June 20, 1902 — High School Commencement, St. Luke’s M.E. Church, Long Branch NJ
Through the whole afternoon there had been a tremendous cannonading of the fort from the gunboats and the land forces. About six o’clock there cam moving up the island, over the burning sands and under the burning sky, a stalwart, splendid-appearing set of men who looked equal to any daring and capable of any heroism. Weary, travel=stained, with the mire and the rain of a two-days’ tramp; weakened by the incessant strain and lack of food; with gaps in their ranks made by the death of comrades who had fallen in battle but a little time before, it was plain to be seen of what stuff these men were made, and for what work they were ready.
As this regiment, the famous Fifty-fourth, came up the island to take its place at the head of the storming party in the assault on Wagner, it was cheered from all sides by the white soldiers.
The day was lurid and sultry. Great masses of cloud, heavy and black, were piled in the western sky, fringed here and there by an angry red, and torn by vivid streams of lightning. Not a breath of wind shook the leaves or stirred the high, rank grass by the water side; a portentous and awful stillness filled the air.
Quiet, with the like awful and portentous calm, the black regiment, head by its young, fair-haired, knightly colonel, marched to its destined place and action. A slightly rising ground, raked by a murderous fire; a ditch holding three feet of water; a straight lift of parapet thirty feet high — an impregnable position, held by a desperate and invincible foe. Here the word of command was given:
“We are ordered and expected to take Battery Wagner at the point of the bayonet. Are you ready?”
“Ay, ay, sir! ready!” was the answer.
And the order went pealing down the line: “Ready! Close ranks! Charge bayonets! Forward! Double-quick, march!’”
And away they went, under a scattering fire, in one compact line, till within one hundred feet of the fort, when the storm of death broke upon them. Every gun belched forth its great shot and shell; every rifle whizzed out its sharp-singing, death freighted messenger. The men wavered not for an instant — onward, forward they went. They plunged into the ditch; waded through the deep water, no longer of muddy hue, but stained crimson with their blood; and commenced to climb the parapet. The foremost line fell, and then the next, and the next. On, over the piled-up mounds of dead and dying, of wounded and slain, to the mouth of the battery; seizing the guns; bayonetting the gunners at their posts; planting their flag and struggling around it; their leader on the walls, sword in hand, his blue eyes blazing, his fair face aflame, his clear voice calling out: “Forward, my brave boys!” then plunging into the hell of battle before him.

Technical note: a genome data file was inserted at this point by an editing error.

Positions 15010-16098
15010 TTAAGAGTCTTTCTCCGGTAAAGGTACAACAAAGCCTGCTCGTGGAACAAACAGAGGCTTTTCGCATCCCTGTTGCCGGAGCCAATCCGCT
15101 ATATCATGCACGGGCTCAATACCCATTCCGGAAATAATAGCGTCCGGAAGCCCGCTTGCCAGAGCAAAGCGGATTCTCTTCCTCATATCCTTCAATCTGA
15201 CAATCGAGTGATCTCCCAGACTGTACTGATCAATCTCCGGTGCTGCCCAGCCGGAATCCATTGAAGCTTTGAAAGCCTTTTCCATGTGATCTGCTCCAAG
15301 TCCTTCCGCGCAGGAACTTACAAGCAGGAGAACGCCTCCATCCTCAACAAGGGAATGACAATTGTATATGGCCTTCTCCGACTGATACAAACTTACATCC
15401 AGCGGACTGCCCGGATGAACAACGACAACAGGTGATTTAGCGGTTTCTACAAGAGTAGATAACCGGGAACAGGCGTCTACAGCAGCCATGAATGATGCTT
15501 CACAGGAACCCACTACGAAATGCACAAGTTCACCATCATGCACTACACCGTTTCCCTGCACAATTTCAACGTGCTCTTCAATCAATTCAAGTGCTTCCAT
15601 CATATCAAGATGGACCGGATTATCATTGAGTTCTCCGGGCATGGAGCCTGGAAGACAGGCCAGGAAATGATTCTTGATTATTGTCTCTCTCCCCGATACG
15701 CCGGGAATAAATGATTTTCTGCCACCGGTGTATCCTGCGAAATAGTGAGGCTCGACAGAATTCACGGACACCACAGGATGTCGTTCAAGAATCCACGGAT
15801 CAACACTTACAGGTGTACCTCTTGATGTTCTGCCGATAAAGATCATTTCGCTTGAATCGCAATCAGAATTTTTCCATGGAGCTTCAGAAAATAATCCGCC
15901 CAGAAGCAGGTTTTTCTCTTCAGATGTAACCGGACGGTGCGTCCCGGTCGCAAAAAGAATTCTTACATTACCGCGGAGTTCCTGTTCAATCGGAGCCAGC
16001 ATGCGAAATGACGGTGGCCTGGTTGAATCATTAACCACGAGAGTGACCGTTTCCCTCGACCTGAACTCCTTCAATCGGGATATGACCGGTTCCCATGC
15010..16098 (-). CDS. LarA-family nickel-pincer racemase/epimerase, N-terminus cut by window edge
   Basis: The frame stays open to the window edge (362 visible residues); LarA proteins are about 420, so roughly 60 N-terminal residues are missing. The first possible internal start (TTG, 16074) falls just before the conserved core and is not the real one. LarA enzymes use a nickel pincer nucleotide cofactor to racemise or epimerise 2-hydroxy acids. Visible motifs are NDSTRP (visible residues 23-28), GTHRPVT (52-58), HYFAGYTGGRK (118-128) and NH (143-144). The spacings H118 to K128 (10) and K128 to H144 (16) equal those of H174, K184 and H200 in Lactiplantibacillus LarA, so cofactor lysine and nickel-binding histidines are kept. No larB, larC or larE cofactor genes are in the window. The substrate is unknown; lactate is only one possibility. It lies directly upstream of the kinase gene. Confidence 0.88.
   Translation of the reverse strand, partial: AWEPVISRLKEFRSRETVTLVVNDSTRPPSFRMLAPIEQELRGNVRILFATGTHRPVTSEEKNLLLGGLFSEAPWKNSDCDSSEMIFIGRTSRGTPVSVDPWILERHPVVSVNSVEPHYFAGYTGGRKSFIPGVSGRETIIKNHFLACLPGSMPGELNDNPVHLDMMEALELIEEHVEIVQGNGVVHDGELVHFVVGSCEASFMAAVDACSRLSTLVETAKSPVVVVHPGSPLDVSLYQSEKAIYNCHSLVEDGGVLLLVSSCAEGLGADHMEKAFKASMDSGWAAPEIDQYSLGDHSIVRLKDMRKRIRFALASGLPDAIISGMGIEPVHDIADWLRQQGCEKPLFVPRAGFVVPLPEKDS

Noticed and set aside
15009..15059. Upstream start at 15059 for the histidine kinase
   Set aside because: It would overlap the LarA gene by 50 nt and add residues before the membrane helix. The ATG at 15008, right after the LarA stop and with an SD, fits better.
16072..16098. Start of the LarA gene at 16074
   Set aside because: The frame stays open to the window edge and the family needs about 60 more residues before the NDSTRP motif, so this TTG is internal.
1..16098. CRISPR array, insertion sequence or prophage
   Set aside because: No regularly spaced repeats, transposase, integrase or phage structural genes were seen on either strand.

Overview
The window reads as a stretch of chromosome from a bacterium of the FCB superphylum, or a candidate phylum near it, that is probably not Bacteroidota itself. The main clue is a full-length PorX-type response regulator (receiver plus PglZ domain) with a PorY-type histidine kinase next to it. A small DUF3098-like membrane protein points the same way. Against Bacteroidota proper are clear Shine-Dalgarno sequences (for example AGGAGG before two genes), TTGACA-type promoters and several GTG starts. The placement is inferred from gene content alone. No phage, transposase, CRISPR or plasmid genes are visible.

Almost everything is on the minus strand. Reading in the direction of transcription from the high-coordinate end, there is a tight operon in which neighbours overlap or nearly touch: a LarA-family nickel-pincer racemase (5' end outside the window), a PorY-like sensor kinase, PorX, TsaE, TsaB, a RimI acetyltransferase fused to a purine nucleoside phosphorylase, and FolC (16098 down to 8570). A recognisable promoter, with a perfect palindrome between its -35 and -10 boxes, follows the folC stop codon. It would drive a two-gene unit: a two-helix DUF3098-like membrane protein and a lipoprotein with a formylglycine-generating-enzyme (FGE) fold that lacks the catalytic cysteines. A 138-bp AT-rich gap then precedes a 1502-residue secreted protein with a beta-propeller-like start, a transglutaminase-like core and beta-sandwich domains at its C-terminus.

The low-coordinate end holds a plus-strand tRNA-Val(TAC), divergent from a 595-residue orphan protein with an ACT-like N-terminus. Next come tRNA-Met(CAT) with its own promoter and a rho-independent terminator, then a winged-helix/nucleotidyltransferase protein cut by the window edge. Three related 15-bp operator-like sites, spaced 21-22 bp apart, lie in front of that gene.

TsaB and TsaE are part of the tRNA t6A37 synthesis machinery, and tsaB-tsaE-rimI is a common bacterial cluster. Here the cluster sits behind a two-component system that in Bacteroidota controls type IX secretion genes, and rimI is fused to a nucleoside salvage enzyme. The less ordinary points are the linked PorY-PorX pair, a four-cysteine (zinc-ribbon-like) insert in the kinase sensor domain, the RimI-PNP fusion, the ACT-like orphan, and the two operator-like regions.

As the men were clambering up the parapet their color-sergeant was shot dead. A nameless hero who was just behind sprang forward, seized the staff form his dying hand, and with it mounted upward. A ball struck his right arm; but before it could fall shattered by his side, his left hand caught the flag and carried it onward. Though faint with the loss of blood and wrung with agony, he kept his place, — the colors flying, — up the slippery steep; up to the walls of the fort; on the wall itself, planting the flag where the men made that brie, splendid stand, and melted away like snow before furnace heat. Here a bayonet thrust met him and brought him down, a great wound in his brave breast, but he did not yield; dropping to his knew, pressing his unbroken arm upon the gaping wound — the colors still flew, and inspiration to the men about him, a defiance to the foe.
At last when the shattered ranks fell back, sullenly and slowly retreating, he was seen painfully working his way downward, still holding aloft the flag, bent evidently on saving it, and saving it as flag had rarely, if ever, been saved before.
Slowly, painfully he dragged himself onward, — step by step down the hill, inch by inch across the ground, — to the door of the hospital; and then, while dying eyes brightened, while drying men held back their souls from the eternities to cheer him, gasped out: “I did — but do — my duty, boys, — and the dear — old flag — never once — touched the ground — And then, away from the reach and sight of its foes, in the midst of its defenders who loved and were dying for it, the flag at last fell.
The next day a flag of truce went up to beg the body of the heroic young chief who had so led that marvelous assault. It came back without him. A ditch, deep and wide, had been dug; his body and those of twenty-two of his men, found dead upon and about him, flung into it in one common heap; and the word sent back was: “We have buried him with his niggers.”
It was well done. Slavery buried these men, black and white, together — black and white in a common grave. Let Liberty see to it, then, that black and white be raised together in a life better than the old.
Source: The High School Prize Speaker, ed. William Leonard Snow, (Boston: Houghton Mifflin Company), 1916, pp. 65-68.